Like most FE principals, Anthony Bravo has a keen interest in how technology can help improve teaching. He reflects here on the performance of interactive learning software that his college has been trialling and a new two-year study into the effects of blended learning.
Although the phrase ‘blended learning’ has been in use for a decade, many of us are still grappling with what it means for our learners.
However many Further Education Learning Technology Action Group (FELTAG) studies or government initiatives there are about using technology, until we as teachers are comfortable with how it can be used effectively — both in and out of the classroom — it’s not going to feature naturally in our planning.
I had the opportunity recently to explore and even influence what blended learning could mean when I met Martin Biron, managing director of digital publisher Global Vocational Skills (GVS).
It is developing a suite of interactive learning software (i-GVS) and looking for somewhere to trial it.
As a college of technology, I jumped at the chance, and enlisted colleagues from Richmond upon Thames, Highbury and Cornwall Colleges too.
We are already trialling automotive and catering i-GVS units with our students, with other technical areas to be released shortly.
What do I think so far? From a technical perspective, GVS is ticking the right boxes.
The software runs on an industry-standard Moodle platform and can be hosted on your servers or in the cloud (if you want to host it on your servers, our experience suggests a separate Linux server works best).
It will also run on Google Docs. Our IT team installed it — they tell me it was easy to install and configure — and our teaching staff have access to customise it, if they want to plan what particular groups will see, for example.
Learners can log in from anywhere; they can access it from mobile devices but ours found it works better on screens 8” or larger (remember, this is still a pilot).
So what do I think it will mean for learners?
The i-GVS software will allow our learners to be more self-directed than ever.
Feedback on units is instant, not only allowing a student to work at their own pace, but also in a supported way, even outside of college.
It has the potential to widen participation, by engaging our existing learners in new ways and by being a useful weapon in the distance learning armoury.
It also differentiates, appealing to students at different levels and giving them the opportunity to advance their own learning at their own pace — which we see as a fantastic resource for apprentices.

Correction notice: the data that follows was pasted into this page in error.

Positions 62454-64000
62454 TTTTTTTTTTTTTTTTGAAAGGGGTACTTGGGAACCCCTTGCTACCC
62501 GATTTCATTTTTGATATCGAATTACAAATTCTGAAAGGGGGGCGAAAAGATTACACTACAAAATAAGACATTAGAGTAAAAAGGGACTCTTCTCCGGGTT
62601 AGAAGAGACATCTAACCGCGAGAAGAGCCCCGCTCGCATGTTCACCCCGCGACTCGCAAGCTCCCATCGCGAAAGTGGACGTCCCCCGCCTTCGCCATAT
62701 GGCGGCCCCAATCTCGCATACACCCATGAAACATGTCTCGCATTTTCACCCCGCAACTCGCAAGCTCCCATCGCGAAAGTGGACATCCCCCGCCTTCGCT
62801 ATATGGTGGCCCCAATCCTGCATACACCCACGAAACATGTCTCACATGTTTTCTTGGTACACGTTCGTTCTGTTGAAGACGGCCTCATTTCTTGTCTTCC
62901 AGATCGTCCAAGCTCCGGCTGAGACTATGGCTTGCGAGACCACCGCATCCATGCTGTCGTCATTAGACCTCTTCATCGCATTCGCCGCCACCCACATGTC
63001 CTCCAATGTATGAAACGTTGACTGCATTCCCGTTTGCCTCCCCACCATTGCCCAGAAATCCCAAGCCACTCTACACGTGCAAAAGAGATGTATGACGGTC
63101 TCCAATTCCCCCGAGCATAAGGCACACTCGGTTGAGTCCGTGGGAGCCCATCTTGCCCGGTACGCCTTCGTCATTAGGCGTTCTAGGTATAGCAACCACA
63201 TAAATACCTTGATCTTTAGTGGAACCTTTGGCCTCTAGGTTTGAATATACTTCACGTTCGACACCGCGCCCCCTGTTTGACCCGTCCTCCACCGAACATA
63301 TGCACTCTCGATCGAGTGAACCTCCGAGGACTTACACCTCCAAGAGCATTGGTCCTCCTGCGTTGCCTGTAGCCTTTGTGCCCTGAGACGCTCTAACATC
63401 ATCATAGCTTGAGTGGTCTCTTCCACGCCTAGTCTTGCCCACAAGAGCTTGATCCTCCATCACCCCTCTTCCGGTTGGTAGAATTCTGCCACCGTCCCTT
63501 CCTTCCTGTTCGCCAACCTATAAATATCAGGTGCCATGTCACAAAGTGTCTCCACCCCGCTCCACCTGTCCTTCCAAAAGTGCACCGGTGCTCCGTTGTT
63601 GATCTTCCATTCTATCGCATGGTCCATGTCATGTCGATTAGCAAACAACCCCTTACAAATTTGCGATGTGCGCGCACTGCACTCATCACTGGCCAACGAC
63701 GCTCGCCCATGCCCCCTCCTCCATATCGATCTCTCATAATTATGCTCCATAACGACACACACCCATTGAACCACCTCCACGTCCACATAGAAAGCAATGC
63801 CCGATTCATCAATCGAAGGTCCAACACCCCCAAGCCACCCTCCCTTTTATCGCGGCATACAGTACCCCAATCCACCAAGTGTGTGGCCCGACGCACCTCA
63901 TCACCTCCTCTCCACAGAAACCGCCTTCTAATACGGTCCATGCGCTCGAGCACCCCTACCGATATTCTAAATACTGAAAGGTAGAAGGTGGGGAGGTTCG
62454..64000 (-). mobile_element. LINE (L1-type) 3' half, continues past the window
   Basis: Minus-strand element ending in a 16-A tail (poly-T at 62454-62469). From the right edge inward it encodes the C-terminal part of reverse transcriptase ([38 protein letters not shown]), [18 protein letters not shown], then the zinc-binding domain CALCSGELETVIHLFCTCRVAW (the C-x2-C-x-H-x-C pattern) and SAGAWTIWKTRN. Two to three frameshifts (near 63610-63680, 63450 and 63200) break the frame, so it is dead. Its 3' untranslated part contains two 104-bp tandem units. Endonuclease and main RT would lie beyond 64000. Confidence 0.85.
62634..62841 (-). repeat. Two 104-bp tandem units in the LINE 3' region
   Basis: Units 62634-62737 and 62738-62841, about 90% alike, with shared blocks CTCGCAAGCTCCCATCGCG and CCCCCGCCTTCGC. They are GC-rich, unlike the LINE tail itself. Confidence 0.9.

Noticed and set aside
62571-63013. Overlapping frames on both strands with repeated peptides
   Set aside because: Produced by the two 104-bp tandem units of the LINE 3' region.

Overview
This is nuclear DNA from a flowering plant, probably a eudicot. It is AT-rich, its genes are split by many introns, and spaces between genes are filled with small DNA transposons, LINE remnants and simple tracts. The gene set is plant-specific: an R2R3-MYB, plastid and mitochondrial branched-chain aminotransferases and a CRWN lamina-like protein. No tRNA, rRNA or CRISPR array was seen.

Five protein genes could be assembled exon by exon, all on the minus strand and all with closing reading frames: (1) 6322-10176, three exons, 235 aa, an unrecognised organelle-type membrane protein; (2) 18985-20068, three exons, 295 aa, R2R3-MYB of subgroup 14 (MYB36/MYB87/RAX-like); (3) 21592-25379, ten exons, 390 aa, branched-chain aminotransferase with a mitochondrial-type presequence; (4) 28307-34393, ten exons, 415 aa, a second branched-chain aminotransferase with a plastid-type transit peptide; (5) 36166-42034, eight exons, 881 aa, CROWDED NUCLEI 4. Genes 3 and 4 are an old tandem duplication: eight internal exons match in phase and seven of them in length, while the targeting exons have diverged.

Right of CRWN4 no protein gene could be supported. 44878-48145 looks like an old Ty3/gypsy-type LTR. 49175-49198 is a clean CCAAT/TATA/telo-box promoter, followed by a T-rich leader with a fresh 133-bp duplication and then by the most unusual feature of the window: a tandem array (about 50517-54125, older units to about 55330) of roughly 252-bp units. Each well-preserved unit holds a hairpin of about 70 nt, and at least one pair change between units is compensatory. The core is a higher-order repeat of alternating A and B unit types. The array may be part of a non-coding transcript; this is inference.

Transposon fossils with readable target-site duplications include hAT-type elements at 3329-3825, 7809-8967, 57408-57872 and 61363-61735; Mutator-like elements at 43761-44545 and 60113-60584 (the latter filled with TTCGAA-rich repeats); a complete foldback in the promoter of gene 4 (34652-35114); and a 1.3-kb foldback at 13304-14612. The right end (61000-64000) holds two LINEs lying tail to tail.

Benefits for teaching staff include providing an additional means to monitor learners’ progression.
In an emergency, it also means learners can still access learning resources if their tutor is ill.
An unintended, but useful, benefit is that it could also improve our efficiency in terms of contact time.
Alongside the development of the software, the partners have launched project ‘HUbBLE’ with Southampton Solent University, a two-year programme to investigate the effects of blended learning and technology in the classroom.
From a technical perspective, it is ticking the right boxes
We are delighted that Martin Doel will lead on this project when he leaves [as chief executive of] AoC in September.
HUbBLE stands for Heutegogical Unification by Blended Learning Environments (to save you reaching for your dictionary, heutagogy is the study of self-determined learning; yes, I had to check!).
So not only are we getting to trial this software, we already have plans to measure how it works for our learners.
GVS is keen to develop interactive materials that work for our sector.
For example, we want to see maths strongly embedded, so are planning a working party of other colleges later this term to bring automotive and plumbing tutors together to explore how this can be done.
No doubt other vocational areas will follow shortly, as well as embedding English.
‘Blended learning’ tools, including i-GVS, will never replace a good teacher and we know that there are no short cuts to outstanding lessons or results.
However, from what we are seeing from i-GVS so far, I certainly think they can provide innovative ideas to help every teacher become a more effective teacher.